Has Krugman been proved wrong on austerity?

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The unexpected results of last week's parliamentary elections in the U.K. have reignited a debate that has been raging ever since the global financial crisis took hold in 2007: spending vs. austerity.

On one side of the argument is Nobel prize-winning economist Paul Krugman, who has long argued that increased government expenditure is more beneficial for aiding a recovering economy rather than tough fiscal austerity. Over the last five years, the noted Keynesian has lambasted the U.K. government for cutting back on public spending at a critical time for its ailing economy.

This weekend, however, Krugman was on the receiving end of a stinging retort.

"Shame where shame is due," Harvard historian Niall Ferguson said in a comment piece in the Financial Times on Sunday, adding that Keynesian economists have been "ignominiously humbled."


Ferguson also hit out at what Krugman had previously described as a "confidence fairy" -- the U.K. government's belief that tough austerity would revive business investment after the global financial crash of 2008.

"Unfortunately for Krugman, the more he talked about the confidence fairy, the more business confidence recovered in the U.K." Ferguson added.

Just under 37 percent of British voters – or 11 million people – opted to keep the Conservative Party in power last Thursday, in what was seen as wide-spread backing of the party's economic credibility.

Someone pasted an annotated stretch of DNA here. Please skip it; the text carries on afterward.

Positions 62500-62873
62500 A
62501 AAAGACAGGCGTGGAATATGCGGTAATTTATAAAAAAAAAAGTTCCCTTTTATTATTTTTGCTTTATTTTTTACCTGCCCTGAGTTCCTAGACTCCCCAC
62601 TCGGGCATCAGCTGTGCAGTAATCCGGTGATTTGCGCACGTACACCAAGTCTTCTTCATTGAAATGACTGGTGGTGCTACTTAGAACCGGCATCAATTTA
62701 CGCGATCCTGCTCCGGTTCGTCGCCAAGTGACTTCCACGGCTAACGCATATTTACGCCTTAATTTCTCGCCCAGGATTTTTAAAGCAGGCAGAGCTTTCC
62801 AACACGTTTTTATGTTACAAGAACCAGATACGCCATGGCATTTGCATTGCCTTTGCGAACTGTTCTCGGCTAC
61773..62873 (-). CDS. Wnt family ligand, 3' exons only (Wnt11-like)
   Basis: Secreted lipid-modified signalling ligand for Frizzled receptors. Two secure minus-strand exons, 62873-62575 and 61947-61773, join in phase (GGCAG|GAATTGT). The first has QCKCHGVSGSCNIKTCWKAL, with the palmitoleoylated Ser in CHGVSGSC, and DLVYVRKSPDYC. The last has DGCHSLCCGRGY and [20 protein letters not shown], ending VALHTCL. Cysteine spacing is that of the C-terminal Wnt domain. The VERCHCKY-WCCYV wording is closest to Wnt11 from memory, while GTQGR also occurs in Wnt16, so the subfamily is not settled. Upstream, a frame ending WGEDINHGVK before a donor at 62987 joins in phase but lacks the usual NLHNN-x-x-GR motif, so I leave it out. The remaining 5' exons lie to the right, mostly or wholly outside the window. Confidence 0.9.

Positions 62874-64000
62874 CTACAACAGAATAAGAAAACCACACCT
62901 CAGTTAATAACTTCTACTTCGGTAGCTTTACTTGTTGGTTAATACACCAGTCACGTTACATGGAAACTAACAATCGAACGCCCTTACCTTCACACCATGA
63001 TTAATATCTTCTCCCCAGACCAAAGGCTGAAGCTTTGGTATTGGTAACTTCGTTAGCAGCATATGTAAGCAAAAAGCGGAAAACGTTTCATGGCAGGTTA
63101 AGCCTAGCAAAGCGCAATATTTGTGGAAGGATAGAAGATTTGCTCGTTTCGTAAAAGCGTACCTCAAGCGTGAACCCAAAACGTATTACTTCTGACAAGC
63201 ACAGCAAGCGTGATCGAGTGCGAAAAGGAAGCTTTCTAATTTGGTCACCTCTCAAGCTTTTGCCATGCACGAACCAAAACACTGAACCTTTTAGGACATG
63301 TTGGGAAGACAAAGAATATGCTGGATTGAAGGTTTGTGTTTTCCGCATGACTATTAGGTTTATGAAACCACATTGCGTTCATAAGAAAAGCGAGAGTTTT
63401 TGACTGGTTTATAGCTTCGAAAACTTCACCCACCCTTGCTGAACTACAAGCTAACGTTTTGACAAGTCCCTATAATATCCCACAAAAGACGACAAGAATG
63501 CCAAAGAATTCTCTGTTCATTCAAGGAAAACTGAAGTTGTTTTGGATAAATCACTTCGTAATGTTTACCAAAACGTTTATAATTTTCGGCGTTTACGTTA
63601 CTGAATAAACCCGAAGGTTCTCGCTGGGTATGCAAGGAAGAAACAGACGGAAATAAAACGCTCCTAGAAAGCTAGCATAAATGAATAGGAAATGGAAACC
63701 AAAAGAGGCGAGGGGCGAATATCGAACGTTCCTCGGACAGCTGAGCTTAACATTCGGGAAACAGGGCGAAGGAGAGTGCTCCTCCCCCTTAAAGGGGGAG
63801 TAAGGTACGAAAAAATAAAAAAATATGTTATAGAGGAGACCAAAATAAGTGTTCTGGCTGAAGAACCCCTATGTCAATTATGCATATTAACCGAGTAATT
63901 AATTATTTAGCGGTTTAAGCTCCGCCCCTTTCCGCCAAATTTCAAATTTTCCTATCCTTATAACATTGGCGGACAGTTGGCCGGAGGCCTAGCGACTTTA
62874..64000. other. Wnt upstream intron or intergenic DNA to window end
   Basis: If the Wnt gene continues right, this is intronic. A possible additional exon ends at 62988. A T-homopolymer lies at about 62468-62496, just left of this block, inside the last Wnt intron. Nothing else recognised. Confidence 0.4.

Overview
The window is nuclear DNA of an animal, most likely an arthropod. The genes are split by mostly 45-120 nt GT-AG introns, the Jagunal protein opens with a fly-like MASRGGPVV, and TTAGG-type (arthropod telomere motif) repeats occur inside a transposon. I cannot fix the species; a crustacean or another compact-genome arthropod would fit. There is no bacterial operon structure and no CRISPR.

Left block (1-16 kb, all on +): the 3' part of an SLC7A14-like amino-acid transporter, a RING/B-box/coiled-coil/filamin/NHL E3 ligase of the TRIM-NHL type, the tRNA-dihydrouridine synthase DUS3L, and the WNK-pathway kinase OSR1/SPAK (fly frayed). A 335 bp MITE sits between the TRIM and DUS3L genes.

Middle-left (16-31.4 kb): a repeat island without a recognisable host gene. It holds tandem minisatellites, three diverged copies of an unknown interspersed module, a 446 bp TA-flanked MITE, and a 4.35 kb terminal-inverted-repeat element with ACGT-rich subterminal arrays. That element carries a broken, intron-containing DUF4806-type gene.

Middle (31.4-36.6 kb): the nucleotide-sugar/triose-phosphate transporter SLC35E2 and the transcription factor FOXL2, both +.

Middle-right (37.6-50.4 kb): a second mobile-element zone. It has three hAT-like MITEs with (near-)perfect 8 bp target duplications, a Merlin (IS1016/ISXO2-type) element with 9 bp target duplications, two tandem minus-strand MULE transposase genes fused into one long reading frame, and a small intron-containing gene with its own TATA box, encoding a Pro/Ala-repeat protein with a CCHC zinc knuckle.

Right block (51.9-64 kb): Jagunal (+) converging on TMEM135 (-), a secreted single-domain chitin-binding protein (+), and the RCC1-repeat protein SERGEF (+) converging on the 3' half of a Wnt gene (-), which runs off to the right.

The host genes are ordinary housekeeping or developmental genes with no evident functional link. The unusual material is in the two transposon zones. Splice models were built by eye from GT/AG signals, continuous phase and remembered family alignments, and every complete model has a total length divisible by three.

The U.K. has been praised by the International Monetary Fund (IMF) for its turnaround and was the best performing of the world's largest economies in 2014. The IMF also conceded it had been overly pessimistic when it warned Finance Minister George Osborne to ease austerity measures or jeopardize its recovery.

Growth figures have picked up in the country and unemployment numbers have plummeted to six-and-a-half year lows.

UK election winners and losers
UK election winners and losers   

However, there are economists in the U.K. who believe that true austerity was never actually achieved, with public sector net borrowing -- a proxy for the deficit -- still above £80 billion ($120 billion) a year. Krugman himself noted in January 2014 that governments had eased back on the fiscal retrenchment and had "stopped hitting (themselves) over the head with a baseball bat."

Following the surprising U.K. election results, Krugman noted in his regular New York Times blog that Britain had only returned to growth after a pause in its austerity drive.

"Given the continuing weakness of British fundamentals – high household debt, a soaring trade deficit, etc. – there's a good chance that the resumption of austerity will usher in another era of stagnation," Krugman wrote Friday.

"In other words, the recovery of 2013-5, which is falsely viewed as a vindication of austerity, is likely to prove self-defeating."

However, the new government was likely to be unsympathetic to calls from Keynesian economists like Krugman, according to Kit Juckes, global head of foreign exchange strategy at Societe Generale, who highlighted in a research note Monday that the Conservatives were committed to a "degree of fiscal austerity."